Research on novae at Jodrell Bank


Classical nova outbursts are the result of thermonuclear explosions on the surface of a white dwarf star in a close binary system. Material from the other star in the system (one not unlike our own Sun) falls onto the surface of the white dwarf over thousands of years. The pressure at the base of this layer of accreted material builds up until thermonuclear reactions begin explosively. An earth's mass or more of material is ejected from the surface of the white dwarf at speeds of a few hundred to a few thousand kilometres per second. Old novae are therefore surrounded by shells of ejected matter illuminated by the ultraviolet light from the central binary system.

The following images of nova shells are taken from our ground-based imaging survey undertaken between 1993 and 1995 with the William Herschel and Anglo-Australian Telescopes (WHT & AAT, see Slavin, O'Brien & Dunlop 1995, Gill & O'Brien 1998).

GK Per RR Pic DQ Her
GK Per
(outburst 1901, image 1993 WHT)
RR Pic
(outburst 1927, image 1995 AAT)
DQ Her
(outburst 1934, image 1993 WHT)
T Pyx HR Del V1500 Cyg
T Pyx
(outbursts 1890, 1902, 1920, 1944, 1966; image 1995 AAT)
HR Del
(outburst 1967, image 1993 WHT)
V1500 Cyg
(outburst 1975, image 1993 WHT)

Current work

MERLIN 6cm radio images of the expanding ejecta from the unusually slow nova V723 Cas (O'Brien et al 2002, in prep).
MERLIN images of nova V723 Cas

The shell of the nova FH Ser ejected in 1970 and imaged in 1997 with the Hubble Space Telescope
Our ground-based imaging survey led to Hubble Space Telescope (HST) observations of 10 extended nova shells which have recently been completed (Gill & O'Brien 2000). When combined with ground-based spectroscopy these observations allow detailed kinematical models of the shells to be constructed enabling accurate distance estimates and investigation of nebular shaping mechanisms.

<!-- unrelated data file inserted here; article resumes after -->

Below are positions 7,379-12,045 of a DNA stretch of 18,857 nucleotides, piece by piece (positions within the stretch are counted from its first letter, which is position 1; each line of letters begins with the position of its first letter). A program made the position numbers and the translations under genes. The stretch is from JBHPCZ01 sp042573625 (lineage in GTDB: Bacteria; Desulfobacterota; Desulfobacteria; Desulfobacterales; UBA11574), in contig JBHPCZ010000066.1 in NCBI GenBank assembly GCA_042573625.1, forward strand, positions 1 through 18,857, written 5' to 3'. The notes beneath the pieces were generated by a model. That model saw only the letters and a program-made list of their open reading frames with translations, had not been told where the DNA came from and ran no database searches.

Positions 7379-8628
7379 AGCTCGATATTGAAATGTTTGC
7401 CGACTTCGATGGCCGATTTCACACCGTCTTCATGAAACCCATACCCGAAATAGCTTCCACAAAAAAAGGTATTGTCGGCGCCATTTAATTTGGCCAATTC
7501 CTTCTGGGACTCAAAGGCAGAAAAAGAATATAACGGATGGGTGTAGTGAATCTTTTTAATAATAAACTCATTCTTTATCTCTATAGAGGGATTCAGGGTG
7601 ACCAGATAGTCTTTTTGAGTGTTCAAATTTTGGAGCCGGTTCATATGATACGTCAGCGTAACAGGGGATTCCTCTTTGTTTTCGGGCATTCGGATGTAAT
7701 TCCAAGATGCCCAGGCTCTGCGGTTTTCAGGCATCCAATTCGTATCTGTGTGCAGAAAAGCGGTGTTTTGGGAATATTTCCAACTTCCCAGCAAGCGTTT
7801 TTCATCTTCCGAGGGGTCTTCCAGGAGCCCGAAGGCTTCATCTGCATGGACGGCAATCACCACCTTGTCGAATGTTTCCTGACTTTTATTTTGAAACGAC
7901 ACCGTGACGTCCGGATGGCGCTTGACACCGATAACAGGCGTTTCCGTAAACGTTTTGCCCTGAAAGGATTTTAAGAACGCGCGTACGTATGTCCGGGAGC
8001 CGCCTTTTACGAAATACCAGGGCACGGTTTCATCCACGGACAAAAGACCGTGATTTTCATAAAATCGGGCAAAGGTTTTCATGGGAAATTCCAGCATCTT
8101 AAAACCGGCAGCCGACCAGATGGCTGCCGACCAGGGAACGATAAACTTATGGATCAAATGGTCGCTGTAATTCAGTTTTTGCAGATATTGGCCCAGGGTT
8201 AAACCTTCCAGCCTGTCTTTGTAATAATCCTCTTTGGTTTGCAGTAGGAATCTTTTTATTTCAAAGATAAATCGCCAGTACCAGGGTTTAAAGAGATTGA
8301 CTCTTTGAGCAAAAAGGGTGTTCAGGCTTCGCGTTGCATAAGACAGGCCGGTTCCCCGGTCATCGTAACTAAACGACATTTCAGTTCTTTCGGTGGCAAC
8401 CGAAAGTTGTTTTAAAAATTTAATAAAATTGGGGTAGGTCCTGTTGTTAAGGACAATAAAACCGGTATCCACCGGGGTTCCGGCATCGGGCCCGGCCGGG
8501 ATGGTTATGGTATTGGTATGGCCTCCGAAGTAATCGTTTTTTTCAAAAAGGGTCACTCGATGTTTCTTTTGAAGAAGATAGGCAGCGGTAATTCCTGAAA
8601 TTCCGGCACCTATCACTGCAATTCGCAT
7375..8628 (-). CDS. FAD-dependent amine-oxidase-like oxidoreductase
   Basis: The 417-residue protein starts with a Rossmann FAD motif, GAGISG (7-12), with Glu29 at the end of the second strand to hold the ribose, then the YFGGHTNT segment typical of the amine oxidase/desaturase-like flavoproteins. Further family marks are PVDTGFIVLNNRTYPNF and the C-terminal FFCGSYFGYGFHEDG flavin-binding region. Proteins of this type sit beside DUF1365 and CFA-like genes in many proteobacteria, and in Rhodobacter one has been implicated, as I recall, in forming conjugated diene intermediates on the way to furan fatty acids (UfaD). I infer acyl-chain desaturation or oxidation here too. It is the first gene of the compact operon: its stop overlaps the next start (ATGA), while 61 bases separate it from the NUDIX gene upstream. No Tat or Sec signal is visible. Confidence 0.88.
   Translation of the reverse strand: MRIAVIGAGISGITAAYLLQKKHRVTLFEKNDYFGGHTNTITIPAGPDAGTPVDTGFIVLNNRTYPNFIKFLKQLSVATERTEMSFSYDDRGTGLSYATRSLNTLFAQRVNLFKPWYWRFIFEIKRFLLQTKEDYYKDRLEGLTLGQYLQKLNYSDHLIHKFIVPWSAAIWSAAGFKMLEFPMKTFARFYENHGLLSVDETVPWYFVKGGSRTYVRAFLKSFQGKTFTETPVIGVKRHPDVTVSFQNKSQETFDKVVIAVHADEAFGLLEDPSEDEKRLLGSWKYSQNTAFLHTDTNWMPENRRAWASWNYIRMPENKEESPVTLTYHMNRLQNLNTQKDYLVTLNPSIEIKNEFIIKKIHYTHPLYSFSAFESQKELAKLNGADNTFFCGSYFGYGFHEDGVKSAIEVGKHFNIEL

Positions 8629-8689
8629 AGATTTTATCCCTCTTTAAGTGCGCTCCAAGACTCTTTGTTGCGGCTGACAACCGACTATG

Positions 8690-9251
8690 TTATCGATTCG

The HST images of the shell of FH Ser combined with spatially resolved spectroscopy using WHT (Gill & O'Brien 2000) have allowed us to determine that it is encircled by an equatorial ring formed by an enhancement of [NII] emission. Our spectroscopy and MERLIN imaging of the ejecta of V705 Cas show evidence for coherent structures (Gill & O'Brien 1999, Eyres et al 2000). Of particular interest is the enhancement of [NII] in two of the line components revealing that, although still spatially unresolved optically, like FH Ser the shell appears to contain an [NII] enhanced ring. Similar features were present in our WHT imaging and spectroscopy of the shell of DQ Her. This newly discovered phenomenon must be due to one of two mechanisms: either, nitrogen enhancements in an extremely thin ring around the waist of the shell (a conclusion which would have important implications for the TNR process and mixing mechanisms on the surface of the white dwarf prior to outburst); or, significant changes in the photoionizing radiation field as one moves from the poles to the equator of the shell (perhaps a result of the changing line of sight to the accretion disc in the central CV system and hence providing important information on the nature of the central system on much smaller scales than the shell itself).